Nine years. We've spent nine years coddling a culture that aims suicide bombers at our troops, that buries bombs on roads that as often kill their own people as ours, that wants to force the entire world back into the seventh century, and under their own sandal heels.

People are angry. Politicians seem to have forgotten that the people who elected them have longer memories, don't see the "bigger picture" (if there is one), and only see that political correctness allows terrorists to stalk our armed forces from within their own ranks. Politicians beg us, "Please, oh please, don't provoke them."

What about us? What about the victory center that Islam wants to build on the very grounds that they destroyed nine years ago? What about the bibles, rosaries, Crucifixes, and other symbols of Christianity that are against the law to own in the middle east and are routinely burned in Saudi Arabia? What about the bibles we forced our own troops to burn so that we wouldn't offend those we were sent to subjugate so that they couldn't attack us again? Isn't that provoking us?

Is it any wonder that so many are behind the crazed pastors that want to burn the Koran today?

Nine years. I suspect this is only the first nine years in the next two hundred.

God knows we're not willing to do what's necessary to end it sooner, and prevent their "civilization" from destroying ours in the process.

Thursday, September 9, 2010

From an e-mail


1. You refine heroin for a living, but you have a moral objection to liquor.

2. You own a $3,000 machine gun and $5,000 rocket launcher, but you can't afford shoes.

3. You have more wives than teeth.

4. You wipe your butt with your bare hand, but consider bacon unclean."

5. You think vests come in two styles: bullet-proof and suicide.

6. You can't think of anyone you haven't declared Jihad against.

7. You consider television dangerous, but routinely carry explosives in your clothing.

8. You were amazed to discover that cell phones have uses other than setting off roadside bombs.

9. You have nothing against women and think every man should own at least four.

10. Your cousin is president of the United States

What part of "...shall not..." don't they understand?

I swear, we need to add a written test on our Constitution to our requirements for holding public office, especially for congresscritters. There is no way the second amendment can be misunderstood by any rational person (which automatically excludes lawyers, like the ones who wrote the explanation linked to the amendment) who has actually read it.

Regardless, since they couldn't get the EPA to do their dirty work, the administration is trying to restrict our rights to keep and bear arms by restricting and more heavily regulating the manufacturing end of things.


I honestly believe the FBI when they say that Muslims are going to get violent over the Koran burning coming up.

The interesting thing is that, not only was there no violence incited when the Islamofacists burn the Bible, crosses, and other Christian artifacts, but Christian soldiers were ordered to burn Bibles translated into the two most common Afghan languages (and obeyed those orders) rather than permit Islamofacists to believe that we were trying to convert their slaves to Christianity.

And the media is always far more worried about right-wing Christian violence that never materializes. Go figure.

I don't mind part of their idea.

Giving gang members jobs might well work--provided the jobs are behind walls, concertina wire, patrolled by individuals with training and rifles, and involve taking the individuals in question off the streets.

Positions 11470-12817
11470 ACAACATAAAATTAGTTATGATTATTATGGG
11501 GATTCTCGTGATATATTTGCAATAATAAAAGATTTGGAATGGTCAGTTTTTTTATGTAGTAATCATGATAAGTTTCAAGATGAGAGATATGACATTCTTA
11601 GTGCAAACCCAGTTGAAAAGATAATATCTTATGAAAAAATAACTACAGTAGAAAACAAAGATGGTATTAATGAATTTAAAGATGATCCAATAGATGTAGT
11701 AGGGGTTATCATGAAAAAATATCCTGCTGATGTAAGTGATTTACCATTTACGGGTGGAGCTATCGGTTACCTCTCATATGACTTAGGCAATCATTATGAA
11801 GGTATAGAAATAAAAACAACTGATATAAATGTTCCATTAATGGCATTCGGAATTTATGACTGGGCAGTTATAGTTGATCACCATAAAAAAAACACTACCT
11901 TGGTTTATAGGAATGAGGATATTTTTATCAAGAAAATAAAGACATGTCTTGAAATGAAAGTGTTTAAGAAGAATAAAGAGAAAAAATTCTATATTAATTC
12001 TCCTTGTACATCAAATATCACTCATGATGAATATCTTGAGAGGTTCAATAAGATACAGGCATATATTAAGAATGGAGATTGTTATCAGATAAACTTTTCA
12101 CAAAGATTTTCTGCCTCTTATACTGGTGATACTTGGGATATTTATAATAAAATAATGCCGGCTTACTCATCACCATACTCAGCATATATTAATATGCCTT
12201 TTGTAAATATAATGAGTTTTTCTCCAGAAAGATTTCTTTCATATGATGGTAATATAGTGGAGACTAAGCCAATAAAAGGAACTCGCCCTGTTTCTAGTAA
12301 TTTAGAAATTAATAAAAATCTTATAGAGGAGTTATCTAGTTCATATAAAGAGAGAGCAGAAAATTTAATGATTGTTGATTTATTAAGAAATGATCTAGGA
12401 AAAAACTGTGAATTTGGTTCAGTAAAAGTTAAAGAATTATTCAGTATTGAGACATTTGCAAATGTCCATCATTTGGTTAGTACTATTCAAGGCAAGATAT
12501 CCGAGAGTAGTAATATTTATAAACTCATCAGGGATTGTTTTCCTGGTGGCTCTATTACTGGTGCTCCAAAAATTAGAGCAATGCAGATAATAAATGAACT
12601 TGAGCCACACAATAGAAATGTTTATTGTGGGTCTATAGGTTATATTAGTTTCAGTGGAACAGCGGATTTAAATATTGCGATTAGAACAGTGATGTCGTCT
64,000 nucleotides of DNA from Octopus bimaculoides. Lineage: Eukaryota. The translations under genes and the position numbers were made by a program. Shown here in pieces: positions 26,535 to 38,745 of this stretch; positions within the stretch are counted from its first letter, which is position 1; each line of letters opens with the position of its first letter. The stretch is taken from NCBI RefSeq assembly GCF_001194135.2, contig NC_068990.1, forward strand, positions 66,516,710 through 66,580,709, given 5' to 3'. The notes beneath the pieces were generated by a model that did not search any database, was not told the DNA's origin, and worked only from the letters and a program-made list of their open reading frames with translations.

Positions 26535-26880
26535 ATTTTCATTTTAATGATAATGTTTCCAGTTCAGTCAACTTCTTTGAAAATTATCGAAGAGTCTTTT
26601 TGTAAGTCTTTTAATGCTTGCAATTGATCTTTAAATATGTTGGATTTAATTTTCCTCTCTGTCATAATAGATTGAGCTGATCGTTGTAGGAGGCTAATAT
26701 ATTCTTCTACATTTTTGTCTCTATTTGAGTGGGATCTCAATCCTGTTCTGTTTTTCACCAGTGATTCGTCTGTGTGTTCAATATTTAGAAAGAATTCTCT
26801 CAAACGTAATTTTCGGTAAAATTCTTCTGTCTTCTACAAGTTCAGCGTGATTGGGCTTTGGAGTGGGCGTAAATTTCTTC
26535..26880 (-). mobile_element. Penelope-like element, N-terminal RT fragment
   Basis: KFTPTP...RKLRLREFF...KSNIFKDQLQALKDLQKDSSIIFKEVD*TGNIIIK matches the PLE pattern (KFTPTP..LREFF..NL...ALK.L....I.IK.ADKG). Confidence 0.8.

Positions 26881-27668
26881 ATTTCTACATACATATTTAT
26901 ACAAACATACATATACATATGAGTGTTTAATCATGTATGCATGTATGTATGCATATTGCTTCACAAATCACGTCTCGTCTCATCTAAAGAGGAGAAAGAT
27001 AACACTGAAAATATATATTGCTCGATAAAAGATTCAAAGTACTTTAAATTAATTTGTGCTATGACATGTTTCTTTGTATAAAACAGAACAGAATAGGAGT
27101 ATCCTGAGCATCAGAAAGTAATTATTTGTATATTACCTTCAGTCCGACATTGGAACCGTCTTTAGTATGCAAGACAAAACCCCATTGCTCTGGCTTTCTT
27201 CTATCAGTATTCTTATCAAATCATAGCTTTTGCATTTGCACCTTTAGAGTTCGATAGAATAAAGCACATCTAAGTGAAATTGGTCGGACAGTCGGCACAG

Unfortunately, that's not going to happen. First of all, since it's Chicago, it's far more likely that the individuals saying that they're only violent because their lives suck* will be handed the jobs and privileges taken from the law-abiding. They are, after all, helpless victims of the welfare culture that removed productive role-models (hard-working fathers) from the home in the 60's and 70's.

Second, and most importantly, these are criminals, and government only wants to prevent the law abiding from using violence to defend ourselves from the violent. Only the law-abiding are a threat to the government.

After all, what is our current government but a "legal" gang?

Saturday, September 4, 2010

Funny, how they won't take their own medicine.

I recently read a story that I've been kind of thinking about since. A man who worked for a teachers' union (UFT, specifically) decided that the union's non-teacher employees deserved the same benefits as the teachers they represented, and tried to get his coworkers unionized.

The UFT fired him.

It occurred to me that there was something wrong when the union doesn't want to give the same benefits to their employees that they fight for for the ones they represent.

After I thought about it for a while longer, I started to wonder: if the unions (the biggest business of them all) can't afford that kind of salary, benefits, and vacation package, can we, the taxpayers, afford that for all teachers?

I'm not saying that some teachers don't earn it. Many earn it many times over. Jaime Escalante is a very good example of "Whatever they're paying him, it isn't enough."

However, with dropout and fail rates increasing (though being hidden by schools' massaging of the numbers), literacy and numerical literacy rates falling to the point that some kids don't qualify for community college remedial math classes, and students (and employers) holding the opinion that people have to have a degree to be qualified to work, maybe we can't afford to keep giving our teachers so much.

We've proved over the past quarter of a century that throwing more money at the problem hasn't solved it. Teachers' unions stand firmly against merit pay bonuses, so maybe starting teachers and ineffective teachers need to be forced into pay and benefit cuts.